· Programmable electronic circuit breakers that trip off-line for no apparent reason.
· False readings from sensor affected by radio frequency interference from power circuits or from voltage spikes.
· Elevator controls where a loss of power causes the system to re-boot with a consequent loss of programming.
As an industry we need to carefully consider the benefits and potential problems that come with modern technology.
The third trend is a little harder to define but is no less real. I believe that U.S. ship owners and shipyards will increase working together to make vessels more affordable. This means that the ship owners must become more knowledgeable about construction practices. They need to understand the balance between labor costs and materials costs, the impact of scheduling on labor productivity, and how contract provisions such as quality standards can impact the shipyard overhead. For example, bulkheads and decks can be stiffened by bulb flats instead of angles. The material cost is higher but coating systems are easier to apply so the coatings last longer. A proactive owner will understand the life cycle cost benefits that result from different construction techniques.
Smart owners will ask their designer and/or builder about where the dollars are in the vessel. Sometimes spending more money on a piece of equipment that is easier to install can result in a net saving. Does the yard have preferred suppliers for doors, electrical equipment, valves, etc.? Why do they prefer them and is there a savings to the customer? Is the yard's standard detail for a handrail acceptable rather than the designer's approach? I think that more owners will ask questions and conduct a dialogue with the shipyards. Everyone will benefit.
The U.S. shipbuilding industry will also work smarter, not harder. On a recent contract for a fishing vessel we compared an overseas yard that could build the vessel with 40,000 labor hours vs. a U.S. yard that required 50,000 labor hours. This kind of gap will be closed as U.S. yards spend more effort on improving their production practices and the associated planning. For example: I recently visited a yard where they traditionally spent 60 labor hours to fit a bow wrapper plate with come-alongs, wedges, and trimming excess from the plate. After learning about line-heating methods they were abl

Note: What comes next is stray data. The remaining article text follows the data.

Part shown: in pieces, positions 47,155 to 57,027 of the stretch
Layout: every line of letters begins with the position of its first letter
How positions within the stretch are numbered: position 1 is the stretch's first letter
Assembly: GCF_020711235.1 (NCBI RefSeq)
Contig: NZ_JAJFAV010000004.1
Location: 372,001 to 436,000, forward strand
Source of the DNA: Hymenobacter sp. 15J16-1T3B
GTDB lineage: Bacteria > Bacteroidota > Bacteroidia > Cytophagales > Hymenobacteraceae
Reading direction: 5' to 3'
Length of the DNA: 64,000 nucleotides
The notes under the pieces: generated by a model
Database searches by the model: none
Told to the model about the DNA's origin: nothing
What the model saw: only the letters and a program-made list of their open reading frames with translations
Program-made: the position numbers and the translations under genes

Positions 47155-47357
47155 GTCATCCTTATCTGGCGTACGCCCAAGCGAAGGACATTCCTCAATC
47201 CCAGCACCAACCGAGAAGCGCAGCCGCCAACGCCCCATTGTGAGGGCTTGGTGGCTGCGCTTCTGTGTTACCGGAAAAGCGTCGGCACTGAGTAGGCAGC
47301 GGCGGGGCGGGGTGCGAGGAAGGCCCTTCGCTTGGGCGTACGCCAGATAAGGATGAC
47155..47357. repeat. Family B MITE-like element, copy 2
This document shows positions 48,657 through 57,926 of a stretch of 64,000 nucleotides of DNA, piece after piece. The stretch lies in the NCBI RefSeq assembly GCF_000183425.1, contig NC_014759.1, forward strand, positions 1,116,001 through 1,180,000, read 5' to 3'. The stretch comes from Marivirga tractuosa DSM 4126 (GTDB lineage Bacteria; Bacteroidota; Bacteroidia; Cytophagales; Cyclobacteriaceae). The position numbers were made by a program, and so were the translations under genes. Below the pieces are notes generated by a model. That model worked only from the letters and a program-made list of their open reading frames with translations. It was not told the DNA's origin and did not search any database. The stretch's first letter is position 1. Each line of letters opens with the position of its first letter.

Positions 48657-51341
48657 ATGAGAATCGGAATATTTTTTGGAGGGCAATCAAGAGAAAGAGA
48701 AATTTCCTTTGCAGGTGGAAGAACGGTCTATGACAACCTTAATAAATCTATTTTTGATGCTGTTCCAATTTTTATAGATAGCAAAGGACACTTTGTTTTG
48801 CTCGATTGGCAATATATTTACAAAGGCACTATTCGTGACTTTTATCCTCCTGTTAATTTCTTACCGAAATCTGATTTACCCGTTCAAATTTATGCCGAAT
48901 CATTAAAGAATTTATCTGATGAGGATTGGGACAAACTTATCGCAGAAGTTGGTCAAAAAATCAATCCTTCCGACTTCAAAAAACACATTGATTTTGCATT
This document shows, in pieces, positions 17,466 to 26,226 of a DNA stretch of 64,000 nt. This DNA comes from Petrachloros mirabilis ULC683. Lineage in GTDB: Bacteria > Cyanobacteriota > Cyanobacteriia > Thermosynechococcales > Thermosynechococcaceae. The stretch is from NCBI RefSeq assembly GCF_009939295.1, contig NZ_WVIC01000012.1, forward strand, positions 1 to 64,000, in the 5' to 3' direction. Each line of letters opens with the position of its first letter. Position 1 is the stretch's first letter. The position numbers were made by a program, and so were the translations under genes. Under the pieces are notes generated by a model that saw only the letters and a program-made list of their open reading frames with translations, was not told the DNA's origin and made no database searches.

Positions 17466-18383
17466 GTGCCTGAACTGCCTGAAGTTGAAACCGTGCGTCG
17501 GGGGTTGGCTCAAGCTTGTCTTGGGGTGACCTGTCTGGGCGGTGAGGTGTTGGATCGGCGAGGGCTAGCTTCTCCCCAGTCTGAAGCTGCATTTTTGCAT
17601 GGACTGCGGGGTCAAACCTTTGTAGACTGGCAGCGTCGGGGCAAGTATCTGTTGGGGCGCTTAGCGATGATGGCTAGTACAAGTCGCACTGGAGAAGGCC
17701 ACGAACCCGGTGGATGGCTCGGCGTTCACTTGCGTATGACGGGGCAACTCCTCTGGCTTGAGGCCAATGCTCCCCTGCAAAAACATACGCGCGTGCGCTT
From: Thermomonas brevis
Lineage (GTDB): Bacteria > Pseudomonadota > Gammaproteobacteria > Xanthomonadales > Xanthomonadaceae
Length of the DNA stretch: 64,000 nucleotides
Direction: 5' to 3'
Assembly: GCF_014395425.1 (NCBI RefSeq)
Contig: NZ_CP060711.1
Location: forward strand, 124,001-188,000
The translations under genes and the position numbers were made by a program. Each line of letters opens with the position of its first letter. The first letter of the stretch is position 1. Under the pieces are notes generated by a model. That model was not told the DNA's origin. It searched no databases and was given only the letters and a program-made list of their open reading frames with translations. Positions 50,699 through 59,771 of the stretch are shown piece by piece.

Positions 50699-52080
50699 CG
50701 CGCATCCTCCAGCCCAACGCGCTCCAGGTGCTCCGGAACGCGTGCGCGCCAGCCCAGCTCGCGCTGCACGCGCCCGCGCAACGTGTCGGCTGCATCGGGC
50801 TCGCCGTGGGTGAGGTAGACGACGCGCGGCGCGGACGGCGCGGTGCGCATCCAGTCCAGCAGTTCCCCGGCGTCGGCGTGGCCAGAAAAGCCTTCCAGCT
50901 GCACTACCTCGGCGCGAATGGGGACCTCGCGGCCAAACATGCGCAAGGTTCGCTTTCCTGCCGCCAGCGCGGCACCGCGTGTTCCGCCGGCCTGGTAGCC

e to fit a similar plate within 12 labor hours. The plate was cut neat and treated with line heating to take a numerically predicted shape.
Successful shipyards will adopt some new technologies and processes. Technologies will include line heating, statistical accuracy control, 3-D product modeling, and product work breakdown structures. New processes will include a detailed build strategy, increased use of shipyard standards and specific vendor equipment, better control of schedule and material flow, and zone-by-stage construction. At a recent meeting of the Passenger Vessel Association Senator Trent Lott expressed his opinion that the U.S. could be competitive in shipbuilding. We will do so if we continuously seek to improve our shipbuilding processes, benchmark ourselves against our international competitors and train our work forces to use the tools we have.
There you have my three trends. I think that they apply to all market sectors of the diverse and interesting marine industry. A common theme among them is communicating information and asking questions. At a seminar on regulations a speaker said, “You’re either a player or a victim.” Let’s all be players and work together.